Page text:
Compare any two graphics cards:
Radeon HD 6970 vs Radeon HD 7950
IntroThe Radeon HD 6970 features a GPU core speed of 880 MHz, and the 2048 MB of GDDR5 memory runs at 1375 MHz through a 256-bit bus. It also is made up of 1536 Stream Processors, 96 TAUs, and 32 Raster Operation Units.
Compare all that to the Radeon HD 7950, which comes with a GPU core clock speed of 800 MHz, and 1536 MB of GDDR5 memory set to run at 1250 MHz through a 384-bit bus. It also is comprised of 1792 SPUs, 112 Texture Address Units, and 32 Raster Operation Units.
Power Usage and Theoretical Benchmarks
Power Consumption (Max TDP)
In theory, the Radeon HD 7950 should be 36% quicker than the Radeon HD 6970 overall, due to its greater data rate. (explain)
Texel RateThe Radeon HD 7950 will be a small bit (about 6%) better at anisotropic filtering than the Radeon HD 6970. (explain)
Pixel RateIf using high levels of AA is important to you, then the Radeon HD 6970 is superior to the Radeon HD 7950, not by a very large margin though. (explain)
Please note that the above 'benchmarks' are all just theoretical - the results were calculated based on the card's specifications, and real-world performance may (and probably will) vary at least a bit.
Please note that the price comparisons are based on search keywords - sometimes it might show cards with very similar names that are not exactly the same as the one chosen in the comparison. We do try to filter out the wrong results as best we can, though.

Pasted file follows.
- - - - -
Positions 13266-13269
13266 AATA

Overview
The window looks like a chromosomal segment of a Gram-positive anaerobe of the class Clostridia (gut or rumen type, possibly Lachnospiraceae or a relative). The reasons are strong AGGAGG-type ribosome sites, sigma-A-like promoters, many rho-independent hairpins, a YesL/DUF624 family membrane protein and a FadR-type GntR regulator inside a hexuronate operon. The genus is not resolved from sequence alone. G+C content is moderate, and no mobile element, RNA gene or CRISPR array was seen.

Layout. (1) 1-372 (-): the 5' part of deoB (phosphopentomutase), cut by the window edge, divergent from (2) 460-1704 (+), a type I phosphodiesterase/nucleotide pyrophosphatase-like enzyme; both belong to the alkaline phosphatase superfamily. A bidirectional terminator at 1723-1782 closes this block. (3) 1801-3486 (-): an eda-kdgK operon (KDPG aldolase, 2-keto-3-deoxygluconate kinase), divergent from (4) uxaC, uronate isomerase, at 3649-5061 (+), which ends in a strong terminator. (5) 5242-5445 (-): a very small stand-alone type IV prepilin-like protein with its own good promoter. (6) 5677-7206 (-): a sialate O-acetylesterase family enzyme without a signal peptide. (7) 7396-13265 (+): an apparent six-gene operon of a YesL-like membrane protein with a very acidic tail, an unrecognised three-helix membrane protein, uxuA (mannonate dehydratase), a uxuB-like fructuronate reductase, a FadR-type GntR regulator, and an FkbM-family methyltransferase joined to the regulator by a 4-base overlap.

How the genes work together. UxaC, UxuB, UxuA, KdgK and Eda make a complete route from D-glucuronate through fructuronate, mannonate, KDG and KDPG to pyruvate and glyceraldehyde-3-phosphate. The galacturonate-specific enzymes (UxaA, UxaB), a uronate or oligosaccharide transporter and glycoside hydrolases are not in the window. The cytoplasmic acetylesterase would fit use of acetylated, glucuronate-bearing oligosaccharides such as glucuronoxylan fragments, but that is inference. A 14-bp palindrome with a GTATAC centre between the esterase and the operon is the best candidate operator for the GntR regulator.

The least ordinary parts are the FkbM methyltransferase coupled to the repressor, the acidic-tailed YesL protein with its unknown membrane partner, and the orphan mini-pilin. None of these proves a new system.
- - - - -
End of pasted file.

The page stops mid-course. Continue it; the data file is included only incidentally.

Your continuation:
Memory Bandwidth: Bandwidth is the largest amount of data (counted in MB per second) that can be transferred over the external memory interface within a second. It's calculated by multiplying the card's interface width by its memory speed. If it uses DDR type memory, it must be multiplied by 2 once again. If it uses DDR5, multiply by ANOTHER 2x. The higher the memory bandwidth, the better the card will be in general. It especially helps with anti-aliasing, HDR and higher screen resolutions.
Texel Rate: Texel rate is the maximum texture map elements (texels) that are applied per second. This number is calculated by multiplying the total texture units of the card by the core clock speed of the chip. The higher this number, the better the graphics card will be at handling texture filtering (anisotropic filtering - AF). It is measured in millions of texels processed in a second.
Pixel Rate: Pixel rate is the most pixels the video card could possibly record to its local memory per second - measured in millions of pixels per second. The figure is worked out by multiplying the number of ROPs by the the core speed of the card. ROPs (Raster Operations Pipelines - sometimes also referred to as Render Output Units) are responsible for drawing the pixels (image) on the screen. The actual pixel rate is also dependant on many other factors, most notably the memory bandwidth - the lower the memory bandwidth is, the lower the ability to reach the maximum fill rate.